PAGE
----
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AcademicVocabList Argumentative 2018-08

Academic Vocabulary List
academic vocabulary
Academic vocabulary means the words and phrases that are
specific to a subject, task, or topic of study.
An argument (or argumentative essay) attempts to persuade
the reader to agree with the writer's claim or position on an
issue, using evidence and reasoning to support its ideas.
Your audience is anyone who might read your essay. You
should assume that the reader has limited knowledge of the
topic, so explain all ideas completely and clearly.
Background knowledge is the information that is needed to
understand a topic or situation.
When writers show their bias, they describe something
positively because they like it, or negatively because they dislike
it, instead of describing it fairly and letting the readers decide.
The body of an essay is the middle section that contains one
or more paragraphs; it provides support for the claim with
appropriate evidence and reasoning.
A claim is a position or statement on a topic, an opinion with
which others might disagree.
Clarity means that your ideas are written clearly and are easily
understood by others.
Cohesion means that you have presented your ideas in a way
that shows how they relate. When your writing is cohesive, it is
clear how each idea connects to your argument.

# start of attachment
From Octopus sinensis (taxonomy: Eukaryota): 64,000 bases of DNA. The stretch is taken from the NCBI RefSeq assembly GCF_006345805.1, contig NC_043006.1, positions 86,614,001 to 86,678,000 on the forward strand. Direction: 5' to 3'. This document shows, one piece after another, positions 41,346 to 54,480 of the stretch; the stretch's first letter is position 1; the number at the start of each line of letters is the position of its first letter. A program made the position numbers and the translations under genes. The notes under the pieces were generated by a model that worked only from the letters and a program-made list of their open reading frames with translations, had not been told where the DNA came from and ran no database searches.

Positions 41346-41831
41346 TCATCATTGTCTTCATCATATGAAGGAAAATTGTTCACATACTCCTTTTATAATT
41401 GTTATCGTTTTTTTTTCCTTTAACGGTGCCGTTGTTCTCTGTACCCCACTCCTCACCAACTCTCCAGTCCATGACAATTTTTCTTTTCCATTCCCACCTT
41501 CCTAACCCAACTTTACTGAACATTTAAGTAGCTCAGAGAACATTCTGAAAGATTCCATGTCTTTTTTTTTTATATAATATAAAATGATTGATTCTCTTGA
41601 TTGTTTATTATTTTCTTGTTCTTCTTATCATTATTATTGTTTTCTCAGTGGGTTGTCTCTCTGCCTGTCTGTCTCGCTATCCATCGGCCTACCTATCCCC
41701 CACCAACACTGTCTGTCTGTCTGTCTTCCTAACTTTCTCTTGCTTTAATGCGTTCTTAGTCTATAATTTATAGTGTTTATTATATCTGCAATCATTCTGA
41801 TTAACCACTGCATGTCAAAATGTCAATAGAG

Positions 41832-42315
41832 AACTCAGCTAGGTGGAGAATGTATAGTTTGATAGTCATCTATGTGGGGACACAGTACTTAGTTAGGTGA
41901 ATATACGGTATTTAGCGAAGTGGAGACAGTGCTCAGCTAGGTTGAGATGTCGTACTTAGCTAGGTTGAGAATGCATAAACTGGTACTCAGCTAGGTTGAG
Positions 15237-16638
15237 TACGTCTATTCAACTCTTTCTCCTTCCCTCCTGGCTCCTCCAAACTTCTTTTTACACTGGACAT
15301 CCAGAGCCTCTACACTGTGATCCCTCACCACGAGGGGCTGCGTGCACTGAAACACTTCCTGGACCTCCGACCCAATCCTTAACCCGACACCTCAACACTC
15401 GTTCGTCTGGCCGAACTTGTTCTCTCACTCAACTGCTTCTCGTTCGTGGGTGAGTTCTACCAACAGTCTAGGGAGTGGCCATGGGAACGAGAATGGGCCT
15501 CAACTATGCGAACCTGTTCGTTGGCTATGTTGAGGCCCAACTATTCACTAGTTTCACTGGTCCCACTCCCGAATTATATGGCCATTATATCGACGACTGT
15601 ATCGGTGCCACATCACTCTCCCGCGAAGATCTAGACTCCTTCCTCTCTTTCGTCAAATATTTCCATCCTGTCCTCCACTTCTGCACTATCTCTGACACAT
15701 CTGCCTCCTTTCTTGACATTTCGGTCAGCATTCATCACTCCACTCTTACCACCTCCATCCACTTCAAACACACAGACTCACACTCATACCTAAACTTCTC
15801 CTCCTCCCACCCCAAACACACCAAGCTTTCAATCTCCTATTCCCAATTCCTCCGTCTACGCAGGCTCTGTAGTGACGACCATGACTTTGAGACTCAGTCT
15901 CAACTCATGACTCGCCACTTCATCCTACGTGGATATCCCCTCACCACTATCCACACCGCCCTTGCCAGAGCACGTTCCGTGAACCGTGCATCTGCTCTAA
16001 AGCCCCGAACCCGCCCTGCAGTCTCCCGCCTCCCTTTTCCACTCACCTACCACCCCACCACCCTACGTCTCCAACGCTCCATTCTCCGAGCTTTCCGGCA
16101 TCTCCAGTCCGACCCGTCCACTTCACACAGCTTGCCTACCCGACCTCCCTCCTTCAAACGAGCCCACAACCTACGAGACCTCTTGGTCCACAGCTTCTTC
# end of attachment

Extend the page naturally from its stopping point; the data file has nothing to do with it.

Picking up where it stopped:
The conclusion is the last paragraph of an essay; it restates the
claim and leaves the reader your final thoughts about the topic.
The counterargument is the opposing side to an argument or
position on an issue.
A counterclaim is reasoning or support that is in direct
opposition to a claim.
A source's credibility is what makes it believable, or the reasons
why the reader should trust this source as telling the truth.
Developing your ideas means that you explain them completely,
offering evidence and reasoning to support each point.
Evidence is a statement of truth that confirms your ideas, like
a statistic, fact, quotation from a source, or other supporting
figurative language
Figurative language is when a writer uses words or
expressions that are not meant to be understood literally.
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Academic Vocabulary List
Formal writing means that you speak to the reader in an
academic way, using the third-person point of view, vocabulary
specific to the topic, and a serious tone.
A hook is an interesting statement about the topic made at the
start of an essay in order to grab the reader's attention.
imagery/sensory language
Imagery and sensory language are the use of descriptions
that appeal to the reader's senses in order to create vivid
experiences through the text.
Informal writing is the way you speak to your friends; it is casual
and conversational, and not appropriate for academic writing.
The introduction is the first paragraph of an essay; it provides
background information about the topic and focuses the reader's
attention on the claim that the rest of the essay will support.
literal language
Literal language is when the words a writer uses mean exactly
what they say.
main idea
The main idea means the main point or most important
thought about something.
A metaphor is a figure of speech that makes a direct
comparison between two typically unlike things, without the
use of linking phrases.
The mood of a story is the atmosphere or feeling the author
creates, through descriptions of the setting and characters
and the pacing of events.
The narrator is the character who is telling the story; the
narrator's knowledge of events can be limited or all-knowing.
Writing that is objective is free from bias or emotions; it